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What makes up your company culture?

Ukomelela is a leading HR company in Pretoria and offers professional human resource solutions to businesses who do not have their own HR departments.

Effective human resource management ensures that employees are supported in such a way that they operate optimally within their respective departments, ultimately contributing to the success of your business.

Company culture - Human resources Pretoria

Your company’s culture largely contributes to the level of motivation and satisfaction that your employees experience in their work place.

Company culture refers to the environment that you provide for your employees and to what extent their needs are met and values remain consistent with that of the business.

Company culture and human resources

Although culture is a difficult thing to define, it’s often clear when you have found an employee who seems to fit your company’s culture.

In fact, there are several opportunities throughout the hiring process to assess whether or not the applicant is a good cultural fit.

When we refer to culture, we refer to the environment in which you and your employees work. It’s an element which has a strong influence on your employees work relationships, work enjoyment and work processes or operations.

Workplace culture is not something that can be seen, however, it can be experienced through its physical manifestations within the workplace.

Although there exists a certain culture in your company that has already been developed by current employees, it’s important to remember that each new employee will bring their own element of diversity into the environment.

What makes up your company culture?

An easy way to explain culture is to compare it to the personality of a person. Personalities are comprised of different factors which influence their general behaviour and interaction with the outside world.

These factors include experiences, interests, habits, values, beliefs, upbringing and underlying assumptions to name a few.

Company culture is a result of all these factors which are shared by the employees and is the behaviour of the group once they have instinctively agreed on a set of rules for how they will work and interact with one another.

Additionally, workplace culture is largely influenced by the founder of the organisation, its executives as well as other managerial staff.

These people have a significant influence due to their role in making decisions and developing directional strategies.

Furthermore, middle managers play a vital role in communicating important and relevant information to the rest of the employees in the organisation.

How do you measure or see culture?

Regardless of where you are in the workplace, you are able to notice visual and verbal components of a company’s culture.

The following are elements that can represent a person or group’s culture:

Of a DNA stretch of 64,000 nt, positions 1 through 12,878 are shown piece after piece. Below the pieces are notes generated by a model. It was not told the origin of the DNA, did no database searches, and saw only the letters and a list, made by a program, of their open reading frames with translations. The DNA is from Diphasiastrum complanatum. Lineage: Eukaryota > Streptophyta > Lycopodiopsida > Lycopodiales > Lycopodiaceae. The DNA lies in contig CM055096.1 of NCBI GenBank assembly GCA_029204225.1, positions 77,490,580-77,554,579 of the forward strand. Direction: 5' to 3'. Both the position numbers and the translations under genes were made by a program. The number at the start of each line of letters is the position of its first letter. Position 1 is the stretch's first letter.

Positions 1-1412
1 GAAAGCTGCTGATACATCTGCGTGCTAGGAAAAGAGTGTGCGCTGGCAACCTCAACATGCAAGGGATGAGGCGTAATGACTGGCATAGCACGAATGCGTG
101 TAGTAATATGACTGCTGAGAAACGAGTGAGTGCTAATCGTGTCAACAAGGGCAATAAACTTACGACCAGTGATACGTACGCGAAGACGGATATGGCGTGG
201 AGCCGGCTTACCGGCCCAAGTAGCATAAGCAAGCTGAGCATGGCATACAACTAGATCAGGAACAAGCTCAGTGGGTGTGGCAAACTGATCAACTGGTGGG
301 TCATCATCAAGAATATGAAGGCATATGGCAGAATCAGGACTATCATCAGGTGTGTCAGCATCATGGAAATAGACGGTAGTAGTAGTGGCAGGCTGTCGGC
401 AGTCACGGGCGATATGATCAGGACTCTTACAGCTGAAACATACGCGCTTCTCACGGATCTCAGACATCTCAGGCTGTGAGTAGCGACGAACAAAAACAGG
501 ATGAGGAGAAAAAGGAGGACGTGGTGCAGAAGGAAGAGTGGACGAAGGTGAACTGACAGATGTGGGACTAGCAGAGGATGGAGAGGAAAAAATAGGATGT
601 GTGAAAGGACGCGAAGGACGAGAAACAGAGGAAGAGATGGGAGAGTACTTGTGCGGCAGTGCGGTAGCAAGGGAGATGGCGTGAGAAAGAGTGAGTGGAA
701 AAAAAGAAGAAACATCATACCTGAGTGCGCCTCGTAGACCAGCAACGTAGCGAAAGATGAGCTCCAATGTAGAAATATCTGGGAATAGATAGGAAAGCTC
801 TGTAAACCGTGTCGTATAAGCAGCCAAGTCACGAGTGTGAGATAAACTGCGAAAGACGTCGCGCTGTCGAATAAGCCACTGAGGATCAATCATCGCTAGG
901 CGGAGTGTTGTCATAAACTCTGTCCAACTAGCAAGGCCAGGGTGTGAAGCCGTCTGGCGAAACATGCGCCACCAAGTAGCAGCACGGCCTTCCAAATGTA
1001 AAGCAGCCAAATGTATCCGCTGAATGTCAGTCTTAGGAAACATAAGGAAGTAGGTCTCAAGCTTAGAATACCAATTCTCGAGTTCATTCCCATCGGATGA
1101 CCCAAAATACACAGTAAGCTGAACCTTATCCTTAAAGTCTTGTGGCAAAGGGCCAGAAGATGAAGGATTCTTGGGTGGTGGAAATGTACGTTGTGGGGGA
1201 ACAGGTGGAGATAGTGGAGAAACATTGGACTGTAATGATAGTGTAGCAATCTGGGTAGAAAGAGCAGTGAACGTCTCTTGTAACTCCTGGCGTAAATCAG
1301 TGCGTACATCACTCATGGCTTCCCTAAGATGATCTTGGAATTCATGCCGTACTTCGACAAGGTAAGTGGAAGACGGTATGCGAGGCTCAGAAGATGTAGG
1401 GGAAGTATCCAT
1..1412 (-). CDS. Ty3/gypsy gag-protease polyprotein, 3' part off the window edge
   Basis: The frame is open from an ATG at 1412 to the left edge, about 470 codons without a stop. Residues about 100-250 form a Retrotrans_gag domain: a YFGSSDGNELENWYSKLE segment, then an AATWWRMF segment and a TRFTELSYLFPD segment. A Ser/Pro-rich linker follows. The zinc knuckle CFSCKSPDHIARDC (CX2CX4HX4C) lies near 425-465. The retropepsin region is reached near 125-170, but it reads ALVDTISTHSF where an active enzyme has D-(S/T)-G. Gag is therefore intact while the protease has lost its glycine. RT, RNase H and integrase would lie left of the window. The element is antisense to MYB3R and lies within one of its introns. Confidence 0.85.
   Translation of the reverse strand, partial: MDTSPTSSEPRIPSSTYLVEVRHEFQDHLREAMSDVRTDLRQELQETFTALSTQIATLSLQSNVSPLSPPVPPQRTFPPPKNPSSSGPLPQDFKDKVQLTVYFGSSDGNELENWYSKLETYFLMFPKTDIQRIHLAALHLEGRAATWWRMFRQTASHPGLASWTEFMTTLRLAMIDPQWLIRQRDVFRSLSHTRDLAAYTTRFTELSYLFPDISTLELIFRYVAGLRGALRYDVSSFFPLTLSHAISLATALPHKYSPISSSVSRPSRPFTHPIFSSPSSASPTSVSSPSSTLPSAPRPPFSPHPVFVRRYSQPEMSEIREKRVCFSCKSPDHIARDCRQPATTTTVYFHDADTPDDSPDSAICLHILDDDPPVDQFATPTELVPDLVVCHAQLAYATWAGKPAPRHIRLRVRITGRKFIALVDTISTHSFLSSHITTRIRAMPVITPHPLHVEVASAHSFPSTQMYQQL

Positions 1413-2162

• Decision making abilities
  • Level of empowerment
  • Objects and symbols
  • Daily work practices
  • Language
  • Celebrations

By taking note of a person’s surroundings, you can get an idea of what their cultural view is. This can be displayed with ornaments, pictures and art and more.

Furthermore, the manner in which your employees interact in meetings or collaborate, as well as the company’s newsletter or bulletin board content can provide clear examples of the culture in the workplace.

Adapting company culture to align with goals and objectives

What’s important to remember is that your company’s culture is not necessarily set in stone. If you feel that the current culture is unsupportive of your organisation’s goals and objectives, then the appropriate changes should be made.

Changing the culture may be a challenging endeavour. However, with consistent and effective leadership, shaping your company’s culture is indeed possible.

Helping new employees fit into the culture

The socialisation process known as enculturation refers to the task of helping all new employees understand and embrace the culture of their new workplace, department and colleagues.

This is often done through some form of orientation or training as well as other human resource solutions.

New employees should be welcomed into their new position with a pre-developed plan which will help them learn about their new job and all the tasks or operations involved in the position.

An effective plan should also allow the new employee to become fully involved with the most important aspects of the culture.

This can be done by:

  • Making sure the new employee meets all relevant staff members and key employees so that they can share the culture and expectations
  • Performing updates at monthly intervals for a designated period of time to see how the employee is settling in and adapting
  • Sharing the organisation’s vision, mission, goals and objectives with the new employee
  • Assigning a well-informed and experienced mentor to guide the new employee through the operations as well as introduce them to other employees etc.

The main purpose of enculturation is to ensure that your new employee fully grasps and embraces the company’s culture as their own in order to work towards the success of your business and ensure utmost employee satisfaction.

Ukomelela – HR Company in Pretoria

Ultimately, every employee is responsible for making positive contributions to the culture of an organisation. Regardless of position or authority, no person is exempt.

Human resources are one of the most valuable resources of any company and effective HR management can yield powerful results for any business.

We are a leading HR company which provides comprehensive human resource consulting services in Pretoria. Contact us for more information.


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